Sunday, May 31, 2009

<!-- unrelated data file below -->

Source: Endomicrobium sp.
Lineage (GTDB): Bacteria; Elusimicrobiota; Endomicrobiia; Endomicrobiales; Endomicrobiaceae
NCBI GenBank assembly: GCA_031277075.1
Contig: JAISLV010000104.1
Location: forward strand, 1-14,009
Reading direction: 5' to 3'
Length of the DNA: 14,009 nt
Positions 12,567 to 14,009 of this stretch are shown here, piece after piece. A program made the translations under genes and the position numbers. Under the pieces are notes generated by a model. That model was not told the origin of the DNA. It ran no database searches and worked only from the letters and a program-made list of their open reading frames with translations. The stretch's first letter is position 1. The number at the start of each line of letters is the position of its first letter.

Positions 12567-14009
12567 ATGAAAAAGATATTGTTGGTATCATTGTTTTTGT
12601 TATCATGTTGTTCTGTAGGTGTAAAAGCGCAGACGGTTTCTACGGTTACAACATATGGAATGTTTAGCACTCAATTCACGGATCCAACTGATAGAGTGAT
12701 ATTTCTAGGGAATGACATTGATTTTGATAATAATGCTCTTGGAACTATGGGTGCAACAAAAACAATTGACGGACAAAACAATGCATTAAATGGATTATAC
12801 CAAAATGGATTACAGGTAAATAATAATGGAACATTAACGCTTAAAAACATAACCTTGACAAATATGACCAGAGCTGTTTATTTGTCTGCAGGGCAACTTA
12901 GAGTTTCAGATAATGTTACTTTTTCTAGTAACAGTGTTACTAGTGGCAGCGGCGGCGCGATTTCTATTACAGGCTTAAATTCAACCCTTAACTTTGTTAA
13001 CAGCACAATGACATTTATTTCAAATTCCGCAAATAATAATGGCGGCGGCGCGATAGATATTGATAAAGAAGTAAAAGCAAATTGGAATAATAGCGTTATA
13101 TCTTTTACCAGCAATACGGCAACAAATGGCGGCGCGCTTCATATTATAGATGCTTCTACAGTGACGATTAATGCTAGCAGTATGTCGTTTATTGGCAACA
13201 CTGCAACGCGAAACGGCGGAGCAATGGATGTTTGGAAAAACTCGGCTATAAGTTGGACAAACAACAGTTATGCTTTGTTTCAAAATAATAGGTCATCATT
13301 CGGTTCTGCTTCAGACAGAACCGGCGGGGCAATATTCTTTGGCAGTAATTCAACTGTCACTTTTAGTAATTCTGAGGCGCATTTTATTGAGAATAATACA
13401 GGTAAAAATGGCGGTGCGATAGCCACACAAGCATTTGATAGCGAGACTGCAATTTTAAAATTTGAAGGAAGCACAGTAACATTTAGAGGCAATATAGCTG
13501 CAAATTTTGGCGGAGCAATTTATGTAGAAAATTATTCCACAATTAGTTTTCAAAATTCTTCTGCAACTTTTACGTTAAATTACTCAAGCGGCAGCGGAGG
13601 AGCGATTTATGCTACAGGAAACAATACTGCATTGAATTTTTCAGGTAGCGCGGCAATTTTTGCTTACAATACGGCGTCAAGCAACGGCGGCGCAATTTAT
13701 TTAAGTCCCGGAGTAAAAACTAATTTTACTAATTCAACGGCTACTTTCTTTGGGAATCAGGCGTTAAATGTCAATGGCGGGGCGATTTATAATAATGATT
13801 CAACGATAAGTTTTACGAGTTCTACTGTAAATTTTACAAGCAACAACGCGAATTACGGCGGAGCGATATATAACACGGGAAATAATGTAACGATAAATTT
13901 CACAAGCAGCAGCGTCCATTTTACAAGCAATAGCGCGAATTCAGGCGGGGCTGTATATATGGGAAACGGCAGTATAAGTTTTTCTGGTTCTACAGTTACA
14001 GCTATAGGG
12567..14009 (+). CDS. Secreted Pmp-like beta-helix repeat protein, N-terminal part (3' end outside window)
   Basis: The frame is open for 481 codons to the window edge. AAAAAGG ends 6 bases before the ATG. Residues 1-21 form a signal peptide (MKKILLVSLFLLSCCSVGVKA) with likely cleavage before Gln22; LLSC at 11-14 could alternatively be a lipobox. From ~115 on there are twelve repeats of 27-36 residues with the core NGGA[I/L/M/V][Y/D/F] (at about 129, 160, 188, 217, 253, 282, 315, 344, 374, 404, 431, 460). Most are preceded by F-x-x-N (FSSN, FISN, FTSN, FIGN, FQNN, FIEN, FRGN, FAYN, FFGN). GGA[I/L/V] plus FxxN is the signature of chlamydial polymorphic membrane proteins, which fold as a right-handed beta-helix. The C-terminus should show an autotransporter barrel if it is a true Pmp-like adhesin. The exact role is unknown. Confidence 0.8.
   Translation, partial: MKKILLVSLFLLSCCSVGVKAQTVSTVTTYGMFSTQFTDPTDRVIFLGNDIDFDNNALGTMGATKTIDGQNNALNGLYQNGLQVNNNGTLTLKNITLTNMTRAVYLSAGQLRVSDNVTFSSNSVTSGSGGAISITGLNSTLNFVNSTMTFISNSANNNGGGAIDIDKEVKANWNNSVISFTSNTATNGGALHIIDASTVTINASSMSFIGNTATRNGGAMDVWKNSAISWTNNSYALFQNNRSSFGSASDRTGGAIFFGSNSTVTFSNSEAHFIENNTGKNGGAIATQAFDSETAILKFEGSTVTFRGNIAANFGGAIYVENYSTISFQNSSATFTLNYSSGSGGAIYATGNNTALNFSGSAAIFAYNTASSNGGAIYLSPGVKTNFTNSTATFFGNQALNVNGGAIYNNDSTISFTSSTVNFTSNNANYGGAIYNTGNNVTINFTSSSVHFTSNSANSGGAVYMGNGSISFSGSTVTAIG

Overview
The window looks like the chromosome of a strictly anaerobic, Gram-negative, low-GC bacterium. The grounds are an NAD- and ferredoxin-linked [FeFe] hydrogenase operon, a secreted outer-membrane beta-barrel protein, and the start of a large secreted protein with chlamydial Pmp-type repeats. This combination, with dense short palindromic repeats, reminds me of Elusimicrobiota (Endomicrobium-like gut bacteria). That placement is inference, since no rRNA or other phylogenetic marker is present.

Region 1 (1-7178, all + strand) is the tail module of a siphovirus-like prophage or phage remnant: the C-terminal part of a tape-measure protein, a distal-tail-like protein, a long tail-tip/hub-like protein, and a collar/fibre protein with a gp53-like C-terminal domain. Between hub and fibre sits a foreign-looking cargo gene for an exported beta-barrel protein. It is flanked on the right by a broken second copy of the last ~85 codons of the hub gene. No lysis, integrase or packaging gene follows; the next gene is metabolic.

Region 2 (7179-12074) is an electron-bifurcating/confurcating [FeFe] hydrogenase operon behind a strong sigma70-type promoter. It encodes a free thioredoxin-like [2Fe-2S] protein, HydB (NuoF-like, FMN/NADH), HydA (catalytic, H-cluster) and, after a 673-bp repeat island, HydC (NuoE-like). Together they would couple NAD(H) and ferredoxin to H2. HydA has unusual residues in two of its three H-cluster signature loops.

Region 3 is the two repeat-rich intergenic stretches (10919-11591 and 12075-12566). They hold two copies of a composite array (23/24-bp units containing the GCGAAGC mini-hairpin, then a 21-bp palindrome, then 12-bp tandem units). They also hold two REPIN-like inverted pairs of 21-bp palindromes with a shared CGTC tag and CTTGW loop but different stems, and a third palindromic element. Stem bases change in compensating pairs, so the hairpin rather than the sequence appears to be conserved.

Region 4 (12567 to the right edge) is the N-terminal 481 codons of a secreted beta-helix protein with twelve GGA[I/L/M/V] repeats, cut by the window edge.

Most people will not change. Too radical. Not going with the flow. Not betting against the herd. The best examples in the 20th century were Jews in Germany in 1933. They stayed. This included Jewish bankers, all of whom could have left. They thought they could deal with Hitler. They did not read Mein Kampf. They did not take it seriously. did leave early: 38,000 out of 523,000. More left after 1938. By 1941, about 160,000 remained in Germany. Then emigration was closed by the Nazis. Earlier, it was encouraged. The data are At some price, almost all could have left. There were countries that would have let them in. They would have had to learn a new language. They would have arrived in poverty. But Jews had faced those options ever since the Assyrian captivity in the eighth century B.C. So what? They all would not have escaped the Nazis. Some would have moved to other European countries that were overrun by Germany after 1939. But they could have tried to get away. They stayed. They refused to acknowledge the warning signals. "It can't be that bad." It got worse. Jews had an answer for worrywarts. "No problem. We can handle itThe Armenians went through the same thing. The Turkish massacres of 1895 were a foretaste. Most stayed behind. Then came the genocide of 1915. Look back at the economy in October 2007. The Dow was at 14,000. The banks were booming. Real estate was down a little, but the experts gave no warning. They were wrong. All of them. The U.S. government is running a $1.8 trillion deficit this year. Federal tax receipts are down 34%, which means that the deficit will go above $2 trillion. No one cares. No one says, "This is the end. The American economy will never again be what it was." Would you have believed that Chrysler and GM were both headed for bankruptcy? In October 2007 GM shares were at $43. Now they are at $1. There was an industry called investment banking. Bear Stearns, Lehman Brothers, and Goldman Sachs were not part of the commercial banking system. To survive, a few made the transition in September 2008. Some did not make the cut. Merrill Lynch is gone. Bank of America and Citigroup were bailed out by the government. They would have gone under. They sell for a fraction of what they did in 2007. And what do most people say? "No problem." There is no problem for which their answer is not "no problem." Medicare will go bust. Social Security will go bust.The unemployment rate keeps rising. "No problem." When people refuse to face reality, because reality is going to be more painful than anything they have experienced, they look for signs that the problems they cannot avoid without changing are really not that bad. They look for offsetting good news. We live in today's world. It's bad, but it's not a catastrophe. We must keep our heads above water. A Tsunami is coming. In such a scenario, you have got to get out of the water and off the beach. But few people ever do, unless they have seen a tsunami. Few have. Allocate some percent of your wealth to tsunami-avoidance. Do it quietly. Do not discuss this with your big-mouth brother-in-law. What do you really think is likely to happen? Not what you would prefer will happen.Think, "General Motors in October 2007" Think Chrysler, Merrill Lynch, and Lehman Brothers. No one saw it coming. It came.